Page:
06/06/2012, 00.00
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Beijing acknowledges "almost 40,000 corrupt Communist officials"

A Communist weekly releases data about the (failed) fight against corruption. In 12 years, 18,400 officials who stole 54 billion yuan have been arrested. At least another 20,000 fled abroad with a trillion yuan. Anti-corruption guru says people are "increasingly angry with us".

Beijing (AsiaNews) - Some 18,400 officials in mainland China have been arrested over the past 12 years after attempting to flee the country because of alleged involvement in corruption, the China Economic Weekly said.

In five of those 12 years, the value of unlawful gains seized by the country's Supreme People's Procuratorate was 54.19 billion yuan (US$ 8.5 billion).

The largest amount of money involved in a single case was 483 million yuan, the paper said. Yu Zhendong, former chief of Bank of China's Guangdong branch, and two accomplices attempted to spirit away the money overseas before their alleged escape to the United States.

Of the total number of individuals who fled the country with unlawfully-obtained funds during the 12-year period, 87.5 percent were employees in the country's finance system or state-run businesses.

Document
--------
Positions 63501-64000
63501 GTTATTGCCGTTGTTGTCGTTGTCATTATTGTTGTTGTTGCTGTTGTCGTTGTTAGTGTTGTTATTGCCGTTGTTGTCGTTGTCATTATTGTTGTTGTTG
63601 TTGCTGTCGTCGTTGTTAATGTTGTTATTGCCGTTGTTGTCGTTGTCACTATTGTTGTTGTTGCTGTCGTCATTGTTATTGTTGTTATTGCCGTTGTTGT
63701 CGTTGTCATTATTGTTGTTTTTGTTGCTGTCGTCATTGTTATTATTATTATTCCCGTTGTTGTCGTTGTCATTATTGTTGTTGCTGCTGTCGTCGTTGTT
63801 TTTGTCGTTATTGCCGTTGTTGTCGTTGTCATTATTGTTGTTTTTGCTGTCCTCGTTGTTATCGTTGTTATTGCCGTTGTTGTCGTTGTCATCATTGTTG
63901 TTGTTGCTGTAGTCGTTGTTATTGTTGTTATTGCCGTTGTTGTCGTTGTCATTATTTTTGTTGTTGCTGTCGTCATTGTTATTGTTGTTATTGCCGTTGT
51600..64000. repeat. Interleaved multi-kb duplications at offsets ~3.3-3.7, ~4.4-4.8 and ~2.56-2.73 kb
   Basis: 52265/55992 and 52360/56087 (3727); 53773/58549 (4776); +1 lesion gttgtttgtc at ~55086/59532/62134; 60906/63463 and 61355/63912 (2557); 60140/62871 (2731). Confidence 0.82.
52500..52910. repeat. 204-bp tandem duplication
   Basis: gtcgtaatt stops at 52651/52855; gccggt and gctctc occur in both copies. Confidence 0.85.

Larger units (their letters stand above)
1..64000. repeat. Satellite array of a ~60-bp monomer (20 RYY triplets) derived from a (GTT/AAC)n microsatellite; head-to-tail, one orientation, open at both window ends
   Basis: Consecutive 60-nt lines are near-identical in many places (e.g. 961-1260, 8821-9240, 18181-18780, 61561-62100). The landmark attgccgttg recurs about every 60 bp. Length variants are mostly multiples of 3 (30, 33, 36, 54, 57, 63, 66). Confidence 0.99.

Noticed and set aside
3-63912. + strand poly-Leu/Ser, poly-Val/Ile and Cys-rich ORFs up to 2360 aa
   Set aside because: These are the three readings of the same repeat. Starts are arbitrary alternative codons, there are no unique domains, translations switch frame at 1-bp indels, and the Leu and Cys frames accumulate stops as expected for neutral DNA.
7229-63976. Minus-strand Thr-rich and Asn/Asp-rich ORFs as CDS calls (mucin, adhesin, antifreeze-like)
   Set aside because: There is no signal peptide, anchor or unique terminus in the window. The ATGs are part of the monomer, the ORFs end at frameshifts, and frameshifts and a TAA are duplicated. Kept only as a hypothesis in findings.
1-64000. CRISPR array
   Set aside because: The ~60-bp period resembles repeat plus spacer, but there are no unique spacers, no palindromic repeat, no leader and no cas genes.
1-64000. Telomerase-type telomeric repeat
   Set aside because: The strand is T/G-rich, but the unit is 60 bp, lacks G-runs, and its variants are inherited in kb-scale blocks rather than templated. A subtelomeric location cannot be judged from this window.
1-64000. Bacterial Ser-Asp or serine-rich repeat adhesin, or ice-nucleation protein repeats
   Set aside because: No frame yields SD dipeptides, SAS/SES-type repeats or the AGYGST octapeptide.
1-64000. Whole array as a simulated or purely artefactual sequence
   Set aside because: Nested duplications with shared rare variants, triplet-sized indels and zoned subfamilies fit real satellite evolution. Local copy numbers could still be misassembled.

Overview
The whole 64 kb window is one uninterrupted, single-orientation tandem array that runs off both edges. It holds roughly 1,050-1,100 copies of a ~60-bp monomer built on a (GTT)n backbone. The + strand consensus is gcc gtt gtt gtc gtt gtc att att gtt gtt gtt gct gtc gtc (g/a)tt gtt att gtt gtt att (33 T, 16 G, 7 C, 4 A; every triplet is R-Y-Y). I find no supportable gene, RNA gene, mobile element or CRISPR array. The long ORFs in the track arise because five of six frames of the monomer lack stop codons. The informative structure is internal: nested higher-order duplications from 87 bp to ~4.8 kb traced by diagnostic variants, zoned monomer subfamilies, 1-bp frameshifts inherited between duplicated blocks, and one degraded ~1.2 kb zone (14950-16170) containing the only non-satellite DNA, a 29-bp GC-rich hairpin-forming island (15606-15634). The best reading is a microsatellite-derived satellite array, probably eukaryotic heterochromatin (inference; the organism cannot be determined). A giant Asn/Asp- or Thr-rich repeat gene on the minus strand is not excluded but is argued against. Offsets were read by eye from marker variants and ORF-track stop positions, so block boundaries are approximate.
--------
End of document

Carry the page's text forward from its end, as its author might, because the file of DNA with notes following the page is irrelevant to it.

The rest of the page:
Chinese scholars estimate that up to 20,000 Chinese officials who fled the country with a total of more than 1 trillion yuan stayed abroad. 

The central government is well aware of the problem and has tried various means to eliminate it.

Disgraced former politburo member and Communist secretary in Chongqing Bo Xilai tried a neo-Maoist campaign against crooks and Mafiosi, but ended up breaking the law himself.

For the Communist Party's top graft-fighter He Guoqiang, nearly 90 per cent of corruption cases on the mainland in the past five years involved grass-roots officials.

He also warned of strong public resentment over corrupt senior management of state-owned companies.

Between November 2007 and February this year, with 540,000 officials were arrested and punished for corruption.

Of all the corruption problems, ten stand out, He said, including land disputes, resources development, arbitrary education charges, medical disputes, drug and food safety problems, and collusion with triads that had damaged the party's image and authority.

Chinese President Hu Jintao and Prime Minister Wen Jiabao are well aware that corruption is undermining the party's monopoly of power. For this reason, several campaigns have been launched in the past few years to re-educate corrupt officials.

However, the large-scale unrest caused by corruption of party officials shows that the crackdown has not worked.

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